How relevant is the store in the digital retail era?

Paul Milner

“We believe that the global store is dead,” claimed retail business strategists BCG this year. While the global versus local approach is something we won’t touch on, their comment does raise an interesting point. With more consumers engaging digitally with retailers, how relevant is the traditional store?   Most retailers view their channels in terms of sales results, but to understand the store’s role in modern retail, you must be aware of the complex customer journey. Gone are the days of simple, across the counter transactions – consumers are subjected to brand messages, and carry out proactive research, across digital channels, IP-enabled devices, traditional media and store networks before they reach the point of purchase.   For some, online touchpoints will be sufficient and therefore the store has no use to them. For others, it provides the ultimate ‘moment of truth’ in their buying journey; no matter how good a photo may be on-screen, it is no substitute for being able to see and feel the product first-hand.   So in some ways, the store plays a unique and crucial role. Even if the customer doesn’t buy anything during their visit, the shop floor is now a showroom and a social hub. Make the experience compelling and you may even prompt a digital customer to purchase there and then.   Success lies in understanding and optimising the relationship between online and offline shopper activities. Just as consumers hop between channels, devices and locations, retailers and brands must create a cross-channel environment, utilising the advantages of each platform to create the best possible retail experience.   Dynamic in-store technology is the uniting force between the benefits of digital engagement with the unique advantages of the store environment. Electronic Shelf Labels are just one of the retail technologies helping retailers to deliver better content, competitive prices and personalised offers at the shelf edge, in a previously unseen way, to enhance sales conversions within the store.   Ultimately, the relevance of stores will depend on how retailers use them to connect with customers. Bringing digital capabilities to bricks-and-mortar outlets is a powerful way to support the unique product contact only available on the shop floor.   David Hilton Director of Marketing & Product Management Displaydata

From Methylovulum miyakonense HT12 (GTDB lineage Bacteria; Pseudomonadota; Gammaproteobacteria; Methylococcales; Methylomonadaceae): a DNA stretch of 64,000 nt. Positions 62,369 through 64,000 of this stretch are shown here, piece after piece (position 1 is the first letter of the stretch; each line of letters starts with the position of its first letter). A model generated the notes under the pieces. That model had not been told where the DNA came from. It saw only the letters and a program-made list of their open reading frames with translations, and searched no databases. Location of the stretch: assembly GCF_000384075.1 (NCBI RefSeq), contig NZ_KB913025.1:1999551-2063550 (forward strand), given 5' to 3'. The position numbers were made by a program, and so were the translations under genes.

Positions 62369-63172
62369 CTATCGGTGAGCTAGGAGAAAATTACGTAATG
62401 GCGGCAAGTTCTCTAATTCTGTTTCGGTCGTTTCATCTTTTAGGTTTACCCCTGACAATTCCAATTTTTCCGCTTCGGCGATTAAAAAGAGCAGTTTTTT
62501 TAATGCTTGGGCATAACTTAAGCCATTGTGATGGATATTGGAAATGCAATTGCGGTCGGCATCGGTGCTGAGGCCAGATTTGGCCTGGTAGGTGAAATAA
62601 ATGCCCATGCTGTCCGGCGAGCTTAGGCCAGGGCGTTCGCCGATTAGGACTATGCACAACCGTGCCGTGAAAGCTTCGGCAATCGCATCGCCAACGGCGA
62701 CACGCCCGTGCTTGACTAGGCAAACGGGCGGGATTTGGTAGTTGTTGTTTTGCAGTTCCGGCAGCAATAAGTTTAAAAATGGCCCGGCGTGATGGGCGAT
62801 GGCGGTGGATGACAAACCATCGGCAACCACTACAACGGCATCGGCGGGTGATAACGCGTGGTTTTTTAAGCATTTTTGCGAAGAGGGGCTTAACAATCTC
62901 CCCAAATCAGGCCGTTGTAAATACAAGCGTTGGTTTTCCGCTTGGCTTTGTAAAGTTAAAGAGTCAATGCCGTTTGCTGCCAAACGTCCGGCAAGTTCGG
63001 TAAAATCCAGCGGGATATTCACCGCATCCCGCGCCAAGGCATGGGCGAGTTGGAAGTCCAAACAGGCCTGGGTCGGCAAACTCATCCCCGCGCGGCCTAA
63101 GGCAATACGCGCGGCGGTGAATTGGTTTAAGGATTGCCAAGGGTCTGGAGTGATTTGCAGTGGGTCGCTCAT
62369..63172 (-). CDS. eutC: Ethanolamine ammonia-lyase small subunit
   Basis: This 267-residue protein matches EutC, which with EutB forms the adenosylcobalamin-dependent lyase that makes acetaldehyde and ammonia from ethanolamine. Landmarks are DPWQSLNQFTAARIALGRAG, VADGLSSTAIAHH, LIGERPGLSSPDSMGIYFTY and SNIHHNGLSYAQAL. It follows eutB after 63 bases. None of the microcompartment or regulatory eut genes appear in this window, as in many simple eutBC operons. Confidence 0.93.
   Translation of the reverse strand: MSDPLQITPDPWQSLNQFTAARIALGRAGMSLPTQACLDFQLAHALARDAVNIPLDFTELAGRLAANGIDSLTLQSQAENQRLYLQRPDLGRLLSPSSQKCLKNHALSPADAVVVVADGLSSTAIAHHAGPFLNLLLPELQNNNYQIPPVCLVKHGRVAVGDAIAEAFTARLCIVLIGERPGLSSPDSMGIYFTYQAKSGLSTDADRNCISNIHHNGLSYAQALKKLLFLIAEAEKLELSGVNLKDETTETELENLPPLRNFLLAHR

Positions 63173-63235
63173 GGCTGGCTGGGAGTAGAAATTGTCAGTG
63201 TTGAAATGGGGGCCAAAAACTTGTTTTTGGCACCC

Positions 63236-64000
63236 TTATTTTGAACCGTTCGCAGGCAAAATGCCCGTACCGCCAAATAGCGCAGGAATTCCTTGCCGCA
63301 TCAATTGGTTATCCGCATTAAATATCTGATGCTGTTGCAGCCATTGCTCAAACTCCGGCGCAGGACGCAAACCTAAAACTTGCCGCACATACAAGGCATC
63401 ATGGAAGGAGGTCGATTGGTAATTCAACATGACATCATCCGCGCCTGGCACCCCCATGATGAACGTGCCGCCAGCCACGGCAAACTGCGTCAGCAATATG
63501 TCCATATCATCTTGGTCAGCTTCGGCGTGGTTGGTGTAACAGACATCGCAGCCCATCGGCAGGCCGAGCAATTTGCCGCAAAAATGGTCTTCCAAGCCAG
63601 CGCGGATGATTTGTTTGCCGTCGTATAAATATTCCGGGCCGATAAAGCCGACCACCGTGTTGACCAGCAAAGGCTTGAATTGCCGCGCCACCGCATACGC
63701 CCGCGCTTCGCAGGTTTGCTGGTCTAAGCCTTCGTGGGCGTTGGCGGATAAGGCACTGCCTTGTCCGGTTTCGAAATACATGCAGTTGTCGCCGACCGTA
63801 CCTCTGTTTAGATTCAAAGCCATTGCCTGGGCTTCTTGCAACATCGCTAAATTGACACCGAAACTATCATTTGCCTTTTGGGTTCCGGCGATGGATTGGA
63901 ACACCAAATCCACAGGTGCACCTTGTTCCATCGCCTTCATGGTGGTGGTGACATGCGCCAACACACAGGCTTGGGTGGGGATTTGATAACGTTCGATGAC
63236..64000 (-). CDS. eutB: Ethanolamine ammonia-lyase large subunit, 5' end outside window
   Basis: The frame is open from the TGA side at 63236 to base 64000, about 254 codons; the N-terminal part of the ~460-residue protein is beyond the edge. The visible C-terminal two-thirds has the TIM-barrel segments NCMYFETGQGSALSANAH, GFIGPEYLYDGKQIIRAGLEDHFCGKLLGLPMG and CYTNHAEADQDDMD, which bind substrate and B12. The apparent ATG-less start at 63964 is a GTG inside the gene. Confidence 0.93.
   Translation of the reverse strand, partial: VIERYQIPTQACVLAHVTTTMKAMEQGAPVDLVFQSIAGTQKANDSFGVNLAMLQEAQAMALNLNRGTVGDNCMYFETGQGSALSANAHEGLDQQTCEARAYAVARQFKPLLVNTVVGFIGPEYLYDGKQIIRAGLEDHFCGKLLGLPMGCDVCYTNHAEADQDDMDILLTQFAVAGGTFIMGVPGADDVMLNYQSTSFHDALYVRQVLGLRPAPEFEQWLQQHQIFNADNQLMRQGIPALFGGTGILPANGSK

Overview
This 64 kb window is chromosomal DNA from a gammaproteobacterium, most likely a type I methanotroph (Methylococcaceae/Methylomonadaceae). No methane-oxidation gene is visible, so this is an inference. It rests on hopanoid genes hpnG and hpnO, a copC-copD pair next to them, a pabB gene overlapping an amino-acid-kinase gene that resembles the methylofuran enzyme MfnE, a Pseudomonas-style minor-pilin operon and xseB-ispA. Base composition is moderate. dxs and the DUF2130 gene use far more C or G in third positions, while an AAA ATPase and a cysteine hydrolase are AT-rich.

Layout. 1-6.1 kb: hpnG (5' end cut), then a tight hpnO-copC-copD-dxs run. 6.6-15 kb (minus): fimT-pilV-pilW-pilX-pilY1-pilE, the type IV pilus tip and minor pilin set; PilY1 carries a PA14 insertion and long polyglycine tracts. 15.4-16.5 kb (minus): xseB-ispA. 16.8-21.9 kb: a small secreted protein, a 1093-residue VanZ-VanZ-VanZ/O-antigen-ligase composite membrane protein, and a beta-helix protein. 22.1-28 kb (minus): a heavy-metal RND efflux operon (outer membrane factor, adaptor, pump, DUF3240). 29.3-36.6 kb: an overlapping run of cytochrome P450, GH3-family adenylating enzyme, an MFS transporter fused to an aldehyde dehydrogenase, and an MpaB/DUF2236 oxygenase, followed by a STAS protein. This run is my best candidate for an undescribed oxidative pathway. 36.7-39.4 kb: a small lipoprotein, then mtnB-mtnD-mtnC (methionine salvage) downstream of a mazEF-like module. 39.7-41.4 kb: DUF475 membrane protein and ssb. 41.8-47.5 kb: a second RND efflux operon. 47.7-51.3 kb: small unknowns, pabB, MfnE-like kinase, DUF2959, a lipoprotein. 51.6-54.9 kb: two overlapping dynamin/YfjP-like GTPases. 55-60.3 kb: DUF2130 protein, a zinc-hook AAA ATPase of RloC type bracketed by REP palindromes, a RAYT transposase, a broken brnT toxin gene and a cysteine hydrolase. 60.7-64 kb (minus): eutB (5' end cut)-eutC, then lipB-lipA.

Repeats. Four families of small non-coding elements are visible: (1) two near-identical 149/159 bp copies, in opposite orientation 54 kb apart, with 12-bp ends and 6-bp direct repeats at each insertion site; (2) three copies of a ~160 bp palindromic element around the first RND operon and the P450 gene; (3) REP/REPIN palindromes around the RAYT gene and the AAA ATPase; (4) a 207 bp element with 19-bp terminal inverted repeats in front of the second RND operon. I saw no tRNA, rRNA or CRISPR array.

About Displaydata

Our Electronic Shelf Labels (ESLs) bring the shelf-edge into the Internet of Things era, helping to create shopping experiences that are more engaging, rewarding and personalised – and profitable. We help retailers optimise sales and margin at the shelf-edge, where 90% of purchases are still made.

Get in touch

Want to know more? We’d love to hear from you.